August 13, 2008 - Attorneys for GreenLaw responded decisively to the proponents of an air pollution permit in a fight over health, air quality, and Georgia’s energy future that has become increasingly antagonistic. GreenLaw attorneys, representing the Friends of the Chattahoochee and the Sierra Club of Georgia, filed a response with the Court of Appeals to the Application for Discretionary Appeal that had been filed by Dynegy and the State of Georgia challenging the decision of the Fulton County Superior Court. GreenLaw’s response addressed misstatements and distortions in the briefs filed by Dynegy, EPD, and Georgia’s Chamber of Commerce.
June 30, 2008 – Fulton County Superior Court Judge Thelma Wyatt Cummings Moore issued a decision today effectively halting construction of the first coal-fired power plant proposed in Georgia in over 20 years. The decision overturns an administrative court’s ruling that affirmed the state Environmental Protection Division’s (EPD) decision to issue an air pollution permit for Dynegy’s Longleaf plant. In practical terms, Dynegy cannot begin construction of the plant unless it can obtain a valid permit from EPD that complies with the Court’s ruling. The Judge held that EPD must limit the amount of carbon dioxide (CO2) emissions from the plant, a decision that will have far-reaching implications nationwide; this is the first time since the April 2, 2007, Supreme Court decision finding that CO2 is a pollutant that a court has held that the Clean Air Act requires that CO2 from industrial sources be limited.
June 2, 2008 - On Tuesday, June 3rd, Judge Thelma Wyatt Cummings Moore heard arguments in Fulton County Superior Court as to whether new coal-fired plants, like the proposed Longleaf plant, must regulate carbon dioxide (CO2) pollution. The court is reconsidering the state Environmental Protection Division’s (EPD) decision to issue an air pollution permit to Dynegy for its Longleaf plant in Early County, near Albany. The permit failed to address CO2, which is the leading cause of global warming. A decision is expected by July 3, 2008.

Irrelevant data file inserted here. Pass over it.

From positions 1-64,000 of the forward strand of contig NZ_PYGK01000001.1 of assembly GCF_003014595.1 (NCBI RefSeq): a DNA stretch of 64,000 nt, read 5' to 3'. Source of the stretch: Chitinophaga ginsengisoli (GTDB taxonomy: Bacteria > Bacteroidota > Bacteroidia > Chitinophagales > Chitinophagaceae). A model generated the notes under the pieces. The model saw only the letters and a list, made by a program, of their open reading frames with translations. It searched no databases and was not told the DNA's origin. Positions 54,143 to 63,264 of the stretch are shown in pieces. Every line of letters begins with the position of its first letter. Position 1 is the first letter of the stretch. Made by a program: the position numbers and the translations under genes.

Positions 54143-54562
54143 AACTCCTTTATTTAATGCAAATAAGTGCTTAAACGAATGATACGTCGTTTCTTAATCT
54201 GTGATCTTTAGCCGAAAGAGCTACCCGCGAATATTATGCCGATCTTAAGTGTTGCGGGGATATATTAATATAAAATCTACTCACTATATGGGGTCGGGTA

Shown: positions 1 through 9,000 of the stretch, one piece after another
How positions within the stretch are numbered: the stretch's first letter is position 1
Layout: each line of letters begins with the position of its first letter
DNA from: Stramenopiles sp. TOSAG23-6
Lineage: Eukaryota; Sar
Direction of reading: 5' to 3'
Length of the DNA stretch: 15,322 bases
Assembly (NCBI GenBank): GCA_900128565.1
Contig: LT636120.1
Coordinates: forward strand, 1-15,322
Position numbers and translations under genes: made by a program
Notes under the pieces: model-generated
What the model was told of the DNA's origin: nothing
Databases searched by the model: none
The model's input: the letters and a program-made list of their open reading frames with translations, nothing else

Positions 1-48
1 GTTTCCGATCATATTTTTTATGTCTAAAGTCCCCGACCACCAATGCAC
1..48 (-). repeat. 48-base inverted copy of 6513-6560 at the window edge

March 31, 2008 - The Eleventh Circuit Court of Appeals will hear arguments from GreenLaw on behalf of Sierra Club and the Coosa River Basin Initiative (CRBI), which seek to force the Environmental Protection Agency (EPA) to require Georgia Power to clean up four of its power plants, including Plant Bowen (Bartow County) and Plant Scherer (Monroe County), which have been ranked as two of the dirtiest plants in the country and have been operating in violation of the Clean Air Act for over twenty years.
February 11, 2008 - Today environmental groups took the next steps to protect Georgians from the harmful air and global warming pollution that would be emitted by Dynegy’s proposed Longleaf coal-fired power plant. GreenLaw attorneys, representing the Friends of the Chattahoochee and the Sierra Club of Georgia, appealed a recent court decision affirming a permit Georgia’s Environmental Protection Division (EPD) granted to Dynegy/Longleaf to build a coal-fired power plant in southwest Georgia.
January 11, 2008 - First Coal-Fired Power Plant Approved in over Twenty Years in Georgia. Read more on the OSAH Decision on the Dynegy Longleaf Air Pollution Permit.
December 20, 2007 – Administrative Law Judge Stephanie Howells issued an order today delaying her ruling to affirm or reverse the Georgia Environmental Protection Division’s (EPD) decision to issue an air quality permit to Dynegy’s Longleaf Energy Station. Judge Howells cited the complexity of the case and the size of the record as the reason for the delay; she will deliver her ruling no later than January 11. If you are a reporter needing up-to-the-minute information, please call Anne Harper at 404-242-5999 (m).